What is the impact of the latest proposal by RBI?

Another news, which is grabbing eyeballs from the past few days is the Yes Bank going through. RBI has come up with a draft restructuring plan which includes an infusion of capital by SBI. SBI will also acquire a 49% share in Yes Bank. RBI has also proposed to write down the Additional Tier 1 or AT1 that had been issued by Yes Bank. This has created a panic among lots of investors.

The following are the impact of this proposal upon various stakeholders. Let’s have a look:

  • Impact on banking as well as financing system: Not just the insurance companies and mutual funds will be affected by this decision. AT-1 bonds are one of the most significant capital sources for scheduled commercial banks. Both the Private as well as PSU banks are in the habit of issuing AT1 bonds in the Debt Market to increase their capital.

Out of total outstanding AT1 bond issuance, (Rs 91,000 crores), private banks have issued bonds worth Rs 38,000. Yes Bank has issued bonds worth Rs 8400. If the policymakers simply write down the existing AT1 bonds, then this will set a wrong example. It will gradually result at the end of the AT1 bond market in our country. This will adversely affect the banks which want to enhance their loan book and maintain their capital adequacy needs.

In case the policymakers write down the AT1 bonds, this will compel the banks to raise capital using the equity market to enhance their loan book. Any kind of negative effects on these AT1 bonds may also increase the credit spread across the assets classes. Also, this will have a detrimental impact on RBI's aim of transmitting rate cuts to the wider section of the economy.

  • Impact on the investors: We have seen steady growth in the percentage of retail investor investment. AT1 bonds worth Rs 2800 Crores, issued by the Yes Bank, are held by the mutual funds on behalf of the investors.

Also, many retail investors money has been invested in several hundreds of Crores in the AT1 bonds via pension funds and insurance companies. Also, retail investors have invested an amount worth Rs 466 Crores in AT1 bonds. Now, if RBI writes the AT1 bonds off, this will adversely affect many investors. 

Debt funds are indeed subject to market risks. But it is equally true that these funds are less risky as compared to equity funds. The decision of RBI to write off the Yes Bank AT1 bonds can have a deteriorating impact on the financial interests of several investors. Also, the policy will hurt investor's confidence regarding financial institutions and debt markets.

  • Discrimination against AT1 bondholders: Stakeholders depend on the Central Bank and the Government for the fairness of all the policies and decisions. The Government is indeed trying to protect the interests of several stakeholders, like bondholders, depositors, dollar bondholders, preferred equity, commercial paper holders, etc. But the policymakers have simply turned a blind eye towards the AT1 bondholders.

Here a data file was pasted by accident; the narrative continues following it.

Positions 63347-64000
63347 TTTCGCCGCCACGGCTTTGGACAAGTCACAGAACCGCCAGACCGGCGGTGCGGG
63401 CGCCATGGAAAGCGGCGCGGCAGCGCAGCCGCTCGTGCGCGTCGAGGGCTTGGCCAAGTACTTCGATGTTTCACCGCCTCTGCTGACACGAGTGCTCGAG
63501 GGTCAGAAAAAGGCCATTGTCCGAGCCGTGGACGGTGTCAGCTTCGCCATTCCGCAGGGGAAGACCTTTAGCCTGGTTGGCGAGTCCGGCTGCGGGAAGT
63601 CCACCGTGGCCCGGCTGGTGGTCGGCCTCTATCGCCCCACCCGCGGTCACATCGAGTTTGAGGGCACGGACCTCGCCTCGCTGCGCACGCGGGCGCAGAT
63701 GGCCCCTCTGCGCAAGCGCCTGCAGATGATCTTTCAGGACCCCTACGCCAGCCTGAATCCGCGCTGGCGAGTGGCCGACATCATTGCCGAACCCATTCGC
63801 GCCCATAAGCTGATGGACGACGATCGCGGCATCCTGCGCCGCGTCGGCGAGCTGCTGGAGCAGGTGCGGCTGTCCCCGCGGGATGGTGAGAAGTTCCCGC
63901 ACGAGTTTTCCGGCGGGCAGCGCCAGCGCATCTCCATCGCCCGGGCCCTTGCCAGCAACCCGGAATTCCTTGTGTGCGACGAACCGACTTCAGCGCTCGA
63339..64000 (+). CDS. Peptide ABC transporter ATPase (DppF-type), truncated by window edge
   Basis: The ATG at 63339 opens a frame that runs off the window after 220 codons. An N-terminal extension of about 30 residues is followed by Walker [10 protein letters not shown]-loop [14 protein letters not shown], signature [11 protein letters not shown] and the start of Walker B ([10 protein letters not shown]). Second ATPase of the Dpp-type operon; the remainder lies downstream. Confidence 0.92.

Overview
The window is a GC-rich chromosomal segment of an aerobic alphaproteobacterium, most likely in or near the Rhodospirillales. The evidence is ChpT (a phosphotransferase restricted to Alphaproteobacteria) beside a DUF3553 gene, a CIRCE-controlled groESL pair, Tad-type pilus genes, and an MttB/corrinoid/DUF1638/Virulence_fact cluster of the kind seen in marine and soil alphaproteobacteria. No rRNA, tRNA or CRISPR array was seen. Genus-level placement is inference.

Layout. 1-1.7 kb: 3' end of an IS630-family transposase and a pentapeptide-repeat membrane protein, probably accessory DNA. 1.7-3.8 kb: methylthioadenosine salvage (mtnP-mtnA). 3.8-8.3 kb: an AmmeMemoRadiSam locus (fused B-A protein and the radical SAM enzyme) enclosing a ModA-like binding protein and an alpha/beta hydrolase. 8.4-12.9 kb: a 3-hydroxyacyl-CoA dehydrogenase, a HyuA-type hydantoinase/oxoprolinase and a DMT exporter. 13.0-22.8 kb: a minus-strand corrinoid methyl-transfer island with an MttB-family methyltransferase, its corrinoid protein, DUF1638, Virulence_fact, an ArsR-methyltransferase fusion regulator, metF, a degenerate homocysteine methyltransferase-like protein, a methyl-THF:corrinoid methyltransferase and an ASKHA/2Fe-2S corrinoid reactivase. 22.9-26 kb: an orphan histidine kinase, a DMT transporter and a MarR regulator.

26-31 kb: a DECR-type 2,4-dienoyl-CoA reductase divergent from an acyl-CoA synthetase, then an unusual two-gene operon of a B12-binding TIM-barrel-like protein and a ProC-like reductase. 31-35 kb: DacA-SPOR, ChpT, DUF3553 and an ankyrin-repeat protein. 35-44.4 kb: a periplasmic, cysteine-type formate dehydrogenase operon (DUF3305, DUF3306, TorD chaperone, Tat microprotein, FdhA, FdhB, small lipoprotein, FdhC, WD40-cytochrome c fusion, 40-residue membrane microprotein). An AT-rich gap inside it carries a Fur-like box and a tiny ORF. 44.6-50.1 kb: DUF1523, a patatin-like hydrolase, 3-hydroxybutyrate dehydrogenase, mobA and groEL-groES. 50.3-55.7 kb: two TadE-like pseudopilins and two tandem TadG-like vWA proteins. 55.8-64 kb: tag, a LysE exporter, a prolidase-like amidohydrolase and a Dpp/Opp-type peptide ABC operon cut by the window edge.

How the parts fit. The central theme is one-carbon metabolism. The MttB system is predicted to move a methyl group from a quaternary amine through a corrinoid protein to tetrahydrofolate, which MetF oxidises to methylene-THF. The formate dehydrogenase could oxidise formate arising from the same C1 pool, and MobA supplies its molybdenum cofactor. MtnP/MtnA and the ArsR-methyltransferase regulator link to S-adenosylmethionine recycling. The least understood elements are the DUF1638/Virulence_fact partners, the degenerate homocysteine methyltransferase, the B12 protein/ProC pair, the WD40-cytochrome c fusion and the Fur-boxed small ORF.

If we go by the conventional finance theory, bondholders enjoy a priority over the shareholders. But at present, the scenario of the ATI bondholders is quite distinct. They hold bonds that are perpetual and the issuer has the right to retire the bonds. However, during the present financial stress period of the banks, the AT1 bonds shareholders are facing uncertainties.

Thus, AT1 bond investors are stuck up in a situation where getting out is quite complicated. This policy of RBI will create a bad example in the debt market. The policymakers could have tried converting the perpetual bonds into common stock. This would have allowed the fund managers to hold the common stock and recover the amount gradually.

Earlier instances of RBI/ Government helping AT1 bonds:

In earlier times, Government, as well as RBI, have provided support to the AT1 bonds investors:

  • 14th January 2016: RBI enabled the banks to make payments of coupons from historical profits, on AT1 bonds, in case the current year bonds were not sufficient.
  • 2nd February 2017: RBI enabled the banks to make payment coupons from their statutory reserves. This modification of regulations was done to protect the AT1 bonds of Indian Overseas Bank.
  • August 2017: The government provided the IDBI bank with Rs 1861 crore to enable it to make a coupon payment on AT1 bonds.
  • February 2018: Indian Government ordered ten banks according to the Prompt Corrective Action, to retire entire outstanding AT1 bonds.
  • December 2019: The decision of Andhra Bank to not use the call option on AT1 bonds was changed the next day.

Conclusion:

According to us, the decision of RBI to write down the AT1 bonds is a controversial step. In the short term, this decision will negatively affect the interests of retail investors. Also, in the long term, it will have some serious impact on banking as well as the financial services industry.

The policy regulators must ensure fairness for all the stakeholders in the present scenario, be it the depositors or the investors. RBI's latest proposal has left the AT1 bondholders in the lurch. Some of these AT1 bond investors are senior citizens, while some others are also there who survive on investment income.

Also, we want to say that the Government and RBI have helped the AT1 bondholders several times in the past. So leaving them all alone this time is not at all legitimate. RBI is an esteemed institution in India. It has played a crucial role in our country's economic progress. We request the RBI on behalf of all the AT1 bond investors to reconsider its policy of writing down the AT1 bonds.